Expo seeks to bridge a career gap for students
DeSoto County high school sophomores are spending some time this week learning about careers in a unique way.
Called “Bridging the Gap – DeSoto County Career Expo,” students are taken to the Landers Center in Southaven where they are allowed to roam the floor, talking with businesses in career technical fields. But they’re not just talking. Students can jump inside a Northwest Community College semi trailer truck cab, get a feel for some machinery, and learn everything from what paramedics do to automotive sales, health sciences and insurance, all careers that don’t necessarily need a four-year college degree.
“This is an opportunity for students to explore different career opportunities that they otherwise might not be aware of,” said DeSoto County Economic Development Council’s Bryant Henley.
Starting Tuesday morning into the afternoon and continuing Wednesday, sophomores from the eight DCS high schools visit with representatives. Henley said the hands-on part of the expo is what makes this different from other career events.
“The hands-on component is important because it gives them experience in what they would be doing in the field of work that they would be interested in,” Henley said. “We want to be able to build that awareness to some different career pathways and fields.”
But letting the students mess around with equipment or learn about working with power lines is not where this week’s experiences will end, Henley said.
“We want to be intentional and follow up with them in the 11th and 12th grade and bring in some of those companies in that career field that they are interested in,” Henley said. “Get them into the high schools and meet with students, give presentations and hopefully offer field trips and tours of our business and industry.”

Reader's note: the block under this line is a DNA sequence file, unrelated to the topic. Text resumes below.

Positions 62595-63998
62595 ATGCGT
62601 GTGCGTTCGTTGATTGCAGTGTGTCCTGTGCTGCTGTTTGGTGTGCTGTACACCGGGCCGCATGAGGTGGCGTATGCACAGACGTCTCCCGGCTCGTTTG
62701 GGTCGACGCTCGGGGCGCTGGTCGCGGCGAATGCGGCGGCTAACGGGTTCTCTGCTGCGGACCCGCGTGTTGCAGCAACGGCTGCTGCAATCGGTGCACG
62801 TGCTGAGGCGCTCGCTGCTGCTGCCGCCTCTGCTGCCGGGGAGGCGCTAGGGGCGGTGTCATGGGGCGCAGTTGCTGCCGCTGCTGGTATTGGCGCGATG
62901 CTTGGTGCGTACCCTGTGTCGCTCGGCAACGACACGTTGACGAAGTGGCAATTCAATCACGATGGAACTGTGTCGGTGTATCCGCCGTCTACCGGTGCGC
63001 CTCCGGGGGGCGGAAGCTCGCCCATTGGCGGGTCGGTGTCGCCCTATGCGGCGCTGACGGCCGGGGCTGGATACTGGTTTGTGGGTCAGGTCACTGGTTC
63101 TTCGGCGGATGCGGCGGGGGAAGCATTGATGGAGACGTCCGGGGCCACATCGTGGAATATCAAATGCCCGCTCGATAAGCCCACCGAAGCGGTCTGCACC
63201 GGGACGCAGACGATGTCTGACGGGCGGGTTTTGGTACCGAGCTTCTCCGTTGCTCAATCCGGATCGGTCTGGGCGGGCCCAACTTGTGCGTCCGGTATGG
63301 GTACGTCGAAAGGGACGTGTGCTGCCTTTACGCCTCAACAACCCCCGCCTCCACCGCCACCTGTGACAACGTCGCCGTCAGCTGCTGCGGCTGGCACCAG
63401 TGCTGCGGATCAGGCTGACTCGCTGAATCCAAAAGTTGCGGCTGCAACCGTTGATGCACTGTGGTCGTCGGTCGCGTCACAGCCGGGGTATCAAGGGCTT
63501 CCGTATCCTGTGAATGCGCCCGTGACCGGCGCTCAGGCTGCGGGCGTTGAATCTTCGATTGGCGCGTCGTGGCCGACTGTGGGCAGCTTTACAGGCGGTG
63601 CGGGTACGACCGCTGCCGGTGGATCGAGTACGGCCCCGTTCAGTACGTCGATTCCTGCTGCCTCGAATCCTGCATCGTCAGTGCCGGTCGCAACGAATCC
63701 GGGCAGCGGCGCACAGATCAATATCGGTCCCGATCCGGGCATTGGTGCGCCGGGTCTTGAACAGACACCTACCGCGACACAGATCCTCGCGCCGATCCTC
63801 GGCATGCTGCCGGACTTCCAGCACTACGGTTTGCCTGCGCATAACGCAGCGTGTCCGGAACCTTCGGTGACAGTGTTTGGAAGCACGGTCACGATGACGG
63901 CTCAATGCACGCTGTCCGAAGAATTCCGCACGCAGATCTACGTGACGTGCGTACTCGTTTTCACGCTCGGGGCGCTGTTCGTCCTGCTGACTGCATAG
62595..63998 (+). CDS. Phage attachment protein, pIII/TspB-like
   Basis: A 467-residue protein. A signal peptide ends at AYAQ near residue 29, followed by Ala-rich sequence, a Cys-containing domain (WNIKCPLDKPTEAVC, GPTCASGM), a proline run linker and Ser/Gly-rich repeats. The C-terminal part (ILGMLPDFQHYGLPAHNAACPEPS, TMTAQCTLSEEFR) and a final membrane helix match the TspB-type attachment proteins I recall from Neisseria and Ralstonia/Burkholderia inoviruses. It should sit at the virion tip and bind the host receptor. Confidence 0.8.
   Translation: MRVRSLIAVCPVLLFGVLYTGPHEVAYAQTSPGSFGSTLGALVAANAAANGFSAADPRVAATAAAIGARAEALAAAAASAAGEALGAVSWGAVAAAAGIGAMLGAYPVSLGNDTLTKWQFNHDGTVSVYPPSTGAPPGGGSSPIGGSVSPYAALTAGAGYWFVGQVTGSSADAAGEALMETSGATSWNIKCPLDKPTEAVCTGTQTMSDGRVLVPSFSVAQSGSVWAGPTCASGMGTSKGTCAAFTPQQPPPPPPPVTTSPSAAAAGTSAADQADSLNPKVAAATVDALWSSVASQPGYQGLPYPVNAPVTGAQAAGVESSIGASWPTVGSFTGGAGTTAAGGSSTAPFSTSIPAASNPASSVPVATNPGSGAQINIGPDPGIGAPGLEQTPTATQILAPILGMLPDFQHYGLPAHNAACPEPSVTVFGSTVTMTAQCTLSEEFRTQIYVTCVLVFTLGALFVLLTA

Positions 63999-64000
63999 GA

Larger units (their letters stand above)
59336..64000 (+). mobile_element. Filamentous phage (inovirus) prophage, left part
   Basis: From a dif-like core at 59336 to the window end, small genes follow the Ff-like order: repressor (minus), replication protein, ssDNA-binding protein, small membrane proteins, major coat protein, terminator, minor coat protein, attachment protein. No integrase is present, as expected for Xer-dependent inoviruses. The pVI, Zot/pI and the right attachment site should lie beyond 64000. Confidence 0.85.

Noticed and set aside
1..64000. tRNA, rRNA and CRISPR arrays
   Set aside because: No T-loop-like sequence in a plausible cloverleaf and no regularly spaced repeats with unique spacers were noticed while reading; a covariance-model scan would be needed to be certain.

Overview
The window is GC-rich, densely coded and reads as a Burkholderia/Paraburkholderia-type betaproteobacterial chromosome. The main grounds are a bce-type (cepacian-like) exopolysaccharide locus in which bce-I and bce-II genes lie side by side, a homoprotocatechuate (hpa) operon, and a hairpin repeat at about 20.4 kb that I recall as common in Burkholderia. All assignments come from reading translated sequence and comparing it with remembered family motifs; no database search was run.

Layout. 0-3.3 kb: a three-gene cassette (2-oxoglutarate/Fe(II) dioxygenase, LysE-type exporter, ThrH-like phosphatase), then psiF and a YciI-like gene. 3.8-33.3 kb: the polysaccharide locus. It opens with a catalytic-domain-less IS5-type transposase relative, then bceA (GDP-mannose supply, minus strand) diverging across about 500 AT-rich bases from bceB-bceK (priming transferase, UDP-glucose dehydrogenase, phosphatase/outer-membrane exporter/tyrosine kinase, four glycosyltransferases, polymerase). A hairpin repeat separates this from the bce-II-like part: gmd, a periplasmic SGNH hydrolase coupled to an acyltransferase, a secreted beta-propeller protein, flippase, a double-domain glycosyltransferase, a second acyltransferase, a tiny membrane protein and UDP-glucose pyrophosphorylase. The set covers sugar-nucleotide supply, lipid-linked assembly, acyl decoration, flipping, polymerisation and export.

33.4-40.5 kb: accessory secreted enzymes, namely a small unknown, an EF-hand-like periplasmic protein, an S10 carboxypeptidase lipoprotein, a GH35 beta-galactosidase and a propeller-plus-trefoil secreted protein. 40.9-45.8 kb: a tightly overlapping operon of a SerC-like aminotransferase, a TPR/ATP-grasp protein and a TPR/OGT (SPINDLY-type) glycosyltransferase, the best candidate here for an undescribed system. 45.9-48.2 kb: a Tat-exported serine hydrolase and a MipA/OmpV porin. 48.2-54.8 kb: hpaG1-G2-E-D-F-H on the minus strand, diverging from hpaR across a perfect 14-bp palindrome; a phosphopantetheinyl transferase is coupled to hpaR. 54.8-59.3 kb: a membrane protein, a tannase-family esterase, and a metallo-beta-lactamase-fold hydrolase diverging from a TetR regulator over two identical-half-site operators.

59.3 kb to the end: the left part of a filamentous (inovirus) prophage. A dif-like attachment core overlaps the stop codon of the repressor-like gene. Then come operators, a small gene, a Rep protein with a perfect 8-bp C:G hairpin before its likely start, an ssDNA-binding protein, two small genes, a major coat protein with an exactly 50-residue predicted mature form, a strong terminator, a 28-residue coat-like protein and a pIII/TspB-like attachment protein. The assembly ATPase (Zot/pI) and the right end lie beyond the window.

Another part of the follow up comes through AccelerateMS, which is helping fund career coaches in each of the eight district high schools. The program, created and funded with action in the 2022 Legislature, will offer access to one-on-one career coaching to the kinds of high-tech, high-skill jobs available.
“Career coaches will be instrumental to this effort of bridging the gap,” Henley said.
Another message that the expo is meant to send is that students graduating from high school don’t have to go straight to college. In fact, they can be working a good-paying job and having postsecondary education paid for.
“There’s good jobs right out of high school and many of our companies in DeSoto County will pay that tuition reimbursement to Northwest Community College and get a skilled associate’s degree,” Henley said. “Those two-year credits will transfer toward bachelor’s degrees working while also getting their education.”